Last week I wrote about The Passionate Programmer, about my and Chad's very similar ideas on many things. I closed by saying that it's hardly feasible or sustainable for any SME to base the business on passionate programmers. Imagine my surprise opening the PragPub Magazine yesterday where Chad Fowler talks about replacing your people with the worst people available. The idea is quite old and comes from Michael Gerber's The E-Myth Revisited. I read this book back in 2005 and I've been in internal fight with this book ever since. Even in my bookshelf it sits right next to it's antithesis Good to Great by Jim Collins. The idea Chad is getting at is that you should replace great people with great systems and get mediocre people to be run by those systems. Much like a clock - made of hundreds of small cogs and pieces, each easily replaceable and while totally insignificant alone, having a specific, clearly defined and essential role in the clock.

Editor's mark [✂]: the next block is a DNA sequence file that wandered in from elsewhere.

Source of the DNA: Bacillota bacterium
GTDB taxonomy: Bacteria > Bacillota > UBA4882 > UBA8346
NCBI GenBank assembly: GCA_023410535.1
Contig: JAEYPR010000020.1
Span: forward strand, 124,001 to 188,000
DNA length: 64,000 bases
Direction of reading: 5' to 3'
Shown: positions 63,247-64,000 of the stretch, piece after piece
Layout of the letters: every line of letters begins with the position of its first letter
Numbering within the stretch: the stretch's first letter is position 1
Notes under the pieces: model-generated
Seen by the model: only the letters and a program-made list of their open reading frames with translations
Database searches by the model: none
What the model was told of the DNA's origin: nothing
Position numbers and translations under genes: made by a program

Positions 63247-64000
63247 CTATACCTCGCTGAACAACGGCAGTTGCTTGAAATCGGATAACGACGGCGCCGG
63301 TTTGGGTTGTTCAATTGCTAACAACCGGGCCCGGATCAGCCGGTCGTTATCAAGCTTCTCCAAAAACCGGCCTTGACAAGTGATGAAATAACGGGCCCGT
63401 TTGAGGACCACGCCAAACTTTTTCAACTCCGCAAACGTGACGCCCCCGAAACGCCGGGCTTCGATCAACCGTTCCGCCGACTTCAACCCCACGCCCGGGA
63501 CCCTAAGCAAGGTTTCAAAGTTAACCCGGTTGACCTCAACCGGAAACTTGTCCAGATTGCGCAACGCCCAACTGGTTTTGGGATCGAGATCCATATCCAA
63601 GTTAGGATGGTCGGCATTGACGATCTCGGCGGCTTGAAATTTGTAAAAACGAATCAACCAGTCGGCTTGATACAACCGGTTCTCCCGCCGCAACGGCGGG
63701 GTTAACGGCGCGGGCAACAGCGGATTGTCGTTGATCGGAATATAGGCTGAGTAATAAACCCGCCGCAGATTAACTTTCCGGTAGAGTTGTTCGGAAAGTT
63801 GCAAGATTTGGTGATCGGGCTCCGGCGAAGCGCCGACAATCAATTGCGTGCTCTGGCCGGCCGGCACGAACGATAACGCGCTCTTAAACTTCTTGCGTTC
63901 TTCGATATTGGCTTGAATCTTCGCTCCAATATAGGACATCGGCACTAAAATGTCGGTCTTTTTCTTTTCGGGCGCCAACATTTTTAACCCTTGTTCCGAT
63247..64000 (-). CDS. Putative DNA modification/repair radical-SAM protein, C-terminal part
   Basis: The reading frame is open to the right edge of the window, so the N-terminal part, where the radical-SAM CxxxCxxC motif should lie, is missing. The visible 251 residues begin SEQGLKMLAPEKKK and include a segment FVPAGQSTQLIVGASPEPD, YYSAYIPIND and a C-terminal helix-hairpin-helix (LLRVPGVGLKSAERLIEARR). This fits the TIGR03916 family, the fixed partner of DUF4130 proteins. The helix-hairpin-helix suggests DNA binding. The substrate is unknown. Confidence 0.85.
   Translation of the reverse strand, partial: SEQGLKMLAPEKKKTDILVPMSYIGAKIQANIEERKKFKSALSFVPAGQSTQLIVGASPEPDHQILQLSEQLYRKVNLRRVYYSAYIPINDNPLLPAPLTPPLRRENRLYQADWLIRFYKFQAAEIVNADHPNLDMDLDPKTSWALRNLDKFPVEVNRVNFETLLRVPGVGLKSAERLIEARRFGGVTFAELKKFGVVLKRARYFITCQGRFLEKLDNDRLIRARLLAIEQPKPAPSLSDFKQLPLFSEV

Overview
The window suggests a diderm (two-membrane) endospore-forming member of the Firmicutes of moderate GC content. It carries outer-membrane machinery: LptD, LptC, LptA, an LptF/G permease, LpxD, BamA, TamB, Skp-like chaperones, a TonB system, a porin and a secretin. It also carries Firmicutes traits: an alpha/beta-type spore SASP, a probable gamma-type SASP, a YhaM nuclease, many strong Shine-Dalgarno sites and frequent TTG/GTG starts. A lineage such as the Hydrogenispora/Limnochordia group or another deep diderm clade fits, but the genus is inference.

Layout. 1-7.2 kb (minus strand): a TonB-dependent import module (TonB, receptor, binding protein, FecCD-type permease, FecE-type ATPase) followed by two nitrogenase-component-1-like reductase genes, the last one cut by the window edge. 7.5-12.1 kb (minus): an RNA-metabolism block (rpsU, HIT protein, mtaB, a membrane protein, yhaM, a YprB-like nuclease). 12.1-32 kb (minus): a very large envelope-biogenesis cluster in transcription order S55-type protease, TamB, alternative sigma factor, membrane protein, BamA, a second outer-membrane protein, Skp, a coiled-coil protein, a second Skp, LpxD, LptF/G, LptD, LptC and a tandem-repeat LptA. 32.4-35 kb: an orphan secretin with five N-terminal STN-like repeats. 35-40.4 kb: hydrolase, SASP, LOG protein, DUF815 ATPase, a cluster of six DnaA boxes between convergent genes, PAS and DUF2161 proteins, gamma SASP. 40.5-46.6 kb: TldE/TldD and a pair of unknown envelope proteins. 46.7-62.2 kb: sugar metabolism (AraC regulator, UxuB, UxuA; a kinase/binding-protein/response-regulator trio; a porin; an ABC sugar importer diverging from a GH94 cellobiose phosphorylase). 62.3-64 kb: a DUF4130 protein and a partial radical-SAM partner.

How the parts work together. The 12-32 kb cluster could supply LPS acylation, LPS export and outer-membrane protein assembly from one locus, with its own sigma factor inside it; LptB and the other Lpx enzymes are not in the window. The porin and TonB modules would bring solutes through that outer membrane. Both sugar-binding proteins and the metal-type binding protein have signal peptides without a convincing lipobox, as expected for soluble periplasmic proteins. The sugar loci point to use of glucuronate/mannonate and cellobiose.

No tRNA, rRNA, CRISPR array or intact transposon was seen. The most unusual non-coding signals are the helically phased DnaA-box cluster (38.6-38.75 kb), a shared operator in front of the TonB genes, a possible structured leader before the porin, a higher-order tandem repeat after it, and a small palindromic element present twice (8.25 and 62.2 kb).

Let's backtrack a bit. I really loved The E-Myth Revisited book for the questions it asks. In fact, a bigger part of the book is dedicated to depicting a typical small business. Painstakingly describing day after day with such a detail and accuracy - I don't know a business owner who wouldn't resonate with every page. Unfortunately, it leaves out most of the answers. Actually, the answers are there, but while you can really feel the pain of the questions, the answers are put almost bluntly - like an external consultant just took over and reads his 6 steps to happiness. It took 10 years for the real answers to arrive. They're in the E-Myth Mastery. While this book never neared the popularity of the first one, I found it infinitely more useful. The main difference is that while the questions remained, the second book provides actual answers. While the first one is based on observation and consultancy, the second is based on first hand experience and the author lives through every sentence. I bought the book in 2006 but I didn't get round to reading it until late 2008. And it was a deja-vu. I read maybe 50 books over those 2 years - yet I didn't read the one that could/would have actually helped me. It was like somebody wrote a book about the what was going to happen, but I couldn't read it because I was too busy heading for the catastrophes I could have avoided if I just read the damn book.